Choosing a strategy for designing of branched DNA substrates for BM
1| The substrates for BM can be prepared by mixing and annealing of two simple DNA intermediates (forked, tailed and ssDNAs) (Fig. 2).
2| When constructing the substrates with four arms (X-junctions, PX-junctions), it is important that one of the arms is non-homologous relative to three others (Fig. 2a, b shaded), otherwise it would be impossible to prepare forked DNA intermediates.
3| To block spontaneous BM6, 7 at least a single base pair heterology has to be introduced into duplexes involved in BM (Fig. 1b). The substrates for 3-stranded BM reaction should have at least four bases of heterology, because shorter regions of heterology are not sufficient to block spontaneous 3-stranded BM, which proceeds more efficiently than spontaneous BM on 4-stranded DNA substrates6, 7. When constructing PX-junctions or replication forks a heterologous base should be placed at least several bases away from the junction.
Preparation of substrates for BM
1| Purify the individual oligonucleotides by electrophoresis in a denaturing polyacrylamide gel. Label one of the oligonucleotides using [γ-32P]ATP and T4 polynucleotide kinase, followed by DNA purification through the Micro-BioSpin 6 column (Bio-Rad). Determine concentrations of all oligonucleotides spectrophotometrically using known molar extinction coefficients (can be obtained from the IDT website www.idtdna.com).
2| To prepare tailed or forked DNA intermediates (Fig. 2), mix equal amounts of each of the complementary ssDNA strands (usually 1 µM of molecules) in 1 x SSC buffer, heat for 3 min at 95°C, and allow annealing to proceed for 1 hour at optimal hybridization temperature (Th). Calculate Th using the formula: Th=1.24 x Tm-43.8; where Tm is a melting temperature of the double-stranded part of the resulting structure. Calculate the Tm using a tool from the Promega website (www.promega.com/biomath/calc11.htm).
Testing of BM activity of proteins
1| Test BM activity in a range of protein concentrations by adding increasing amounts of your protein to the annealed BM structure (e.g. BM activity of Rad54 protein can be detected in 5-1000 nM range) and incubating the mixture for the desirable time at the reaction temperature.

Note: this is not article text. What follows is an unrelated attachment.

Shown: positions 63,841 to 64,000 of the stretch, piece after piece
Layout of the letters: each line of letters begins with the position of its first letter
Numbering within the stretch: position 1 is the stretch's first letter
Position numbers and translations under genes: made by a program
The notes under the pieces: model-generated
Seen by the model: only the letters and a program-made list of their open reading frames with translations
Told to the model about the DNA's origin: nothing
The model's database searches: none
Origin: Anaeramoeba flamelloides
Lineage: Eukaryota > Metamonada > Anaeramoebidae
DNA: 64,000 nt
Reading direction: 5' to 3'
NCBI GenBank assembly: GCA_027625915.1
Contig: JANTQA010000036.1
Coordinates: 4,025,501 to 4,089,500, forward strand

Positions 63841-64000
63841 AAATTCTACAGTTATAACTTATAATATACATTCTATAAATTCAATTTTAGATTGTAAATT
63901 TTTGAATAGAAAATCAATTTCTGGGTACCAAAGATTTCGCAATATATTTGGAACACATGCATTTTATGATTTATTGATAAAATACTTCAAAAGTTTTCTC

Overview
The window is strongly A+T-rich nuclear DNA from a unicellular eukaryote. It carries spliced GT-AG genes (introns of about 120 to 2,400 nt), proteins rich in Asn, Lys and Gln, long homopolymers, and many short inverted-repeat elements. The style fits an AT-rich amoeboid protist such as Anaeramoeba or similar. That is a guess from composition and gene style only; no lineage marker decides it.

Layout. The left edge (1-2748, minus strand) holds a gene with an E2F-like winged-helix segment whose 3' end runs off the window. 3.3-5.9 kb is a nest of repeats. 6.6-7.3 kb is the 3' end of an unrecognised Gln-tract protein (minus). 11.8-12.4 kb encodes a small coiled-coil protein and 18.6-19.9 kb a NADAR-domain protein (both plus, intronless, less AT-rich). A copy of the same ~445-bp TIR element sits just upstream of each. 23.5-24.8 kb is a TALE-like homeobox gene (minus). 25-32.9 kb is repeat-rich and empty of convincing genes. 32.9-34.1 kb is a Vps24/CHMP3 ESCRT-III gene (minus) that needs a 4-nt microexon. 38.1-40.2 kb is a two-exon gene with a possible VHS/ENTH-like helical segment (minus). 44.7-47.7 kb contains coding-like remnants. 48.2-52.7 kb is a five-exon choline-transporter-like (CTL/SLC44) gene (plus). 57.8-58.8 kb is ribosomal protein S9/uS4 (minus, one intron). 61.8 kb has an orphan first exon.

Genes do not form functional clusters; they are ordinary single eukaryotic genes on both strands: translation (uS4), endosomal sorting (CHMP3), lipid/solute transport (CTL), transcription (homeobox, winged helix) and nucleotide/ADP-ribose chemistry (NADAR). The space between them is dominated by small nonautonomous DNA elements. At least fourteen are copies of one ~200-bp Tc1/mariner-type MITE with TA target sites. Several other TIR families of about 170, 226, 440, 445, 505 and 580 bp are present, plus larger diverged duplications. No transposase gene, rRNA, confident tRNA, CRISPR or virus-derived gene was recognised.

2| Measure the time course of the BM reaction at the appropriate protein concentrations.
Separation of BM products in polyacrylamide gel
1| Stop the reaction by addition of SDS (to 1.5%), place on ice, mix with a 1/10 volume of loading buffer (70% glycerol, 0.1% bromophenol blue) and analyze by electrophoresis in native 5-10% polyacrylamide gels in 1 x TBE. Run the gel at 11 V/cm for 1.5-2 hours. Some proteins form very stable complexes with DNA whose disruption requires treatment with SDS (1.5%) and proteinase K (800 µg/ml) for 1-15 min at room temperature before electrophoresis. Alternatively stop the reaction by addition of 1/10 of the reaction volume of polydT (1 mg/ml, GE Healthcare) followed by 1 min incubation at 23°C and by deproteinization with SDS and proteinase K, as described above. Concentration and acrylamide/bis-acrylamide ratio of polyacrylamide gels may vary depending on the size and structure of BM substrates. Some structures (e.g. X-junctions) become unstable during electrophoresis at room temperature and should be resolved at 4°C.
2| Dry the gel on DE81 chromatography paper, visualize and quantify the products of BM using a PhosphorImager system (GE Healthcare), or any other appropriate device.